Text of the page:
Saturday, March 27, 2010

Barrabas and Me

In this week before Easter, what character in the biblical Easter Story do you most identify with? How about Barrabas - the guilty one who gets to go free. This is a thoughtful article from David Mathis.

Hope In Discouraging Times

Hope in Discouraging Times - Randy Alcorn writes: "There is a gift God has given his people in all ages that has enabled them not just to hold on, but to experience fulfillment even in times of great difficulty. This gift is hope."

Do Your Friends Know What Easter Means?

Do Your Friends Know What Easter Means? Adrian Warnock says that they probably don't.

Monday, March 22, 2010

Thinking About the World God "so loved" (John 3:16)

Last night I returned from a trip to Guatemala. We took family vacation time so the four of us could travel together. Aside from time together, we were traveling in the western part of the country visiting with church leaders about future ministry opportunities for our church. We were blessed by the vision, sacrifice, and commitment of these men and women. They cared for the poor, the hungry, the sick, and those living in spiritual darkness. I saw aged spiritual leaders still moved to tears by the needs of the people. We found multiple ways to partner with believers and churches.

In two weeks I will go with a team from our church to Malawi - one of the most impoverished nations in the world. We wll work with church leaders again to share the love of God in a hard part of the world.

Upon my return I noticed that last week was David Livingstone's birthday. I wanted to share a little of his story as I have been thinking and praying about God's work in this world:

David Livingstone was born March 19, 1813. He gave his life to serve Christ in the exploration of Africa for the sake of the access of the gospel.

On December 4, 1857, he spoke the sentence that has made the greatest impact on me. It is one of the clearest applications I have seen of Jesus' words in Mark 10:29-30. Jesus said,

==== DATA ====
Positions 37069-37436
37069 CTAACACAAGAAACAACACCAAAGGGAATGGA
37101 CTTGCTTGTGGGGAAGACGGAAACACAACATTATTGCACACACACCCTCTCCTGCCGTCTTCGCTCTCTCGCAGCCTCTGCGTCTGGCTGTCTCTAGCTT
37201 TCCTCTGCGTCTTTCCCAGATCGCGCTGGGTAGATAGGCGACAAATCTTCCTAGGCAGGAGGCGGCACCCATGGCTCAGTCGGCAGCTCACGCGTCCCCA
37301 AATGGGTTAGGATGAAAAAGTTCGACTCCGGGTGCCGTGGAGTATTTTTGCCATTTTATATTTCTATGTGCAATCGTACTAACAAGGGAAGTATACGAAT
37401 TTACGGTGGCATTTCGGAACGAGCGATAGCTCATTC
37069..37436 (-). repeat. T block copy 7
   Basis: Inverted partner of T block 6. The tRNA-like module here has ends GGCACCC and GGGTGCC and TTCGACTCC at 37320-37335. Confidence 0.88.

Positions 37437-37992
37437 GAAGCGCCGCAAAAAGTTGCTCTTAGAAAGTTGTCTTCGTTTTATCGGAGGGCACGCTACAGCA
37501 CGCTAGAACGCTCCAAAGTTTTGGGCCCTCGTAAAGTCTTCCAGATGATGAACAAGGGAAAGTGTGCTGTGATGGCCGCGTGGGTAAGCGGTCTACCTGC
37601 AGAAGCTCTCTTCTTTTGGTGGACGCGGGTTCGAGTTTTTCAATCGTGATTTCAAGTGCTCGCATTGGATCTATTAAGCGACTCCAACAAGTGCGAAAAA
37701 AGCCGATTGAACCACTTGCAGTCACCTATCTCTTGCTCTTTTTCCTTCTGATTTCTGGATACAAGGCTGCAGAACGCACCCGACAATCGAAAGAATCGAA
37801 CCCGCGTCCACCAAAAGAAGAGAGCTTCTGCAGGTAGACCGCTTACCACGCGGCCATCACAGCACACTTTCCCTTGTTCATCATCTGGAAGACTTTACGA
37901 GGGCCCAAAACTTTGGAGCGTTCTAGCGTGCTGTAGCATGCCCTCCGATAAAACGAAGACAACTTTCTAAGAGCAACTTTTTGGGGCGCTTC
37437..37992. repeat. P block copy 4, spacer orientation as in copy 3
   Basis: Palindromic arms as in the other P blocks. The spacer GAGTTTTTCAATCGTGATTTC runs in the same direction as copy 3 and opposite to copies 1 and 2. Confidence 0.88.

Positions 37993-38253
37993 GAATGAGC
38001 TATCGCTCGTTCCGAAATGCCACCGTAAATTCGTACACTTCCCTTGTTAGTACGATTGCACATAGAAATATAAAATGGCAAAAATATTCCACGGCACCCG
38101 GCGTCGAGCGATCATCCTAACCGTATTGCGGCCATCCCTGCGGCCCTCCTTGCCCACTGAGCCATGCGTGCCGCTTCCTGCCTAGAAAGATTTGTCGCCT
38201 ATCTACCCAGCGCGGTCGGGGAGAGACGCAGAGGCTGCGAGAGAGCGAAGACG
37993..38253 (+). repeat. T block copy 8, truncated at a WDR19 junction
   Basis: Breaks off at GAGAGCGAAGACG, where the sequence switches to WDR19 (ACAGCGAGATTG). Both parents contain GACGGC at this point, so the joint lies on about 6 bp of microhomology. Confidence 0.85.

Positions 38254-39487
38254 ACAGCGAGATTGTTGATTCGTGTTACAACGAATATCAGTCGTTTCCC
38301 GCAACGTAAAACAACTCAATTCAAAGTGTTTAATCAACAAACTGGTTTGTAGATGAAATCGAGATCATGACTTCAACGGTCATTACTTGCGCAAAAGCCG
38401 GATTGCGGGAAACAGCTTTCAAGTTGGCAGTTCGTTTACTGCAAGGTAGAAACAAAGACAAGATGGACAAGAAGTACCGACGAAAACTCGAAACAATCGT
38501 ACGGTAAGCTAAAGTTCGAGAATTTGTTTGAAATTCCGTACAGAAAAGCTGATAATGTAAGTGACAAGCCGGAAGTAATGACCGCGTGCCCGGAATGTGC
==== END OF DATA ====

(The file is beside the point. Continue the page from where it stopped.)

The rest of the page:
Truly, I say to you, there is no one who has left house or brothers or sisters or mother or father or children or lands, for my sake and for the gospel, who will not receive a hundredfold now in this time, houses and brothers and sisters and mothers and children and lands, with persecutions, and in the age to come eternal life.

Here is what Livingstone said to the Cambridge students about his "leaving" the benefits of England:

For my own part, I have never ceased to rejoice that God has appointed me to such an office. People talk of the sacrifice I have made in spending so much of my life in Africa. . . . Is that a sacrifice which brings its own blest reward in healthful activity, the consciousness of doing good, peace of mind, and a bright hope of a glorious destiny hereafter? Away with the word in such a view, and with such a thought! It is emphatically no sacrifice. Say rather it is a privilege. Anxiety, sickness, suffering, or danger, now and then, with a foregoing of the common conveniences and charities of this life, may make us pause, and cause the spirit to waver, and the soul to sink; but let this only be for a moment. All these are nothing when compared with the glory which shall be revealed in and for us. I never made a sacrifice.

(Cited in Samuel Zwemer, "The Glory of the Impossible" in Perspectives on the World Christian Movement, Ralph Winter and Stephen Hawthorne, eds. [Pasadena: William Carey Library, 1981], p. 259. Emphasis added.)

Saturday, March 6, 2010

Women and Children First: A Tale of Two Ships

Al Mohler comments on a new study published in the Proceedings of the National Academy of Sciences looks at the difference in the behavior of the men aboard the two sinking ships. It's an interesting application. The difference was remarkable. Aboard the Titanic, the men generally behaved with great concern for women and children, doing their best to get the women and children into the precious and insufficient seats in the lifeboats. Hundreds of men died with the Titanic, demonstrating a commitment to put the welfare and lives of women and children above their own.

Aboard the sinking Lusitania, the scene was very different. Women and children were less likely than men to survive that disaster, because the men used their natural strength and speed to take the spaces on the lifeboats, with women and children forced out of their way....continue reading...

Busy Moms and the Bible

In this excerpt from Simplify Your Spiritual Life: Spiritual Disciplines for the Overwhelmed Donald Whitney gives sound advice for busy moms. (HT:Josh Harris)

Wednesday, March 3, 2010

Churchhill's Greatness

Kevin DeYoung looks at Winston Churchill and finds lessons in his life. It's a short article with sharp applications.

Permanence Before Experience

A new study conducted by the National Center for Health Statistics suggests two very important findings: First, that cohabiting is now the norm for younger adults. Second, cohabiting makes divorce more likely after eventual marriage. This is an interesting discussion of an article from The New York Times that runs against common cultural belief about cohabitating prior to marriage.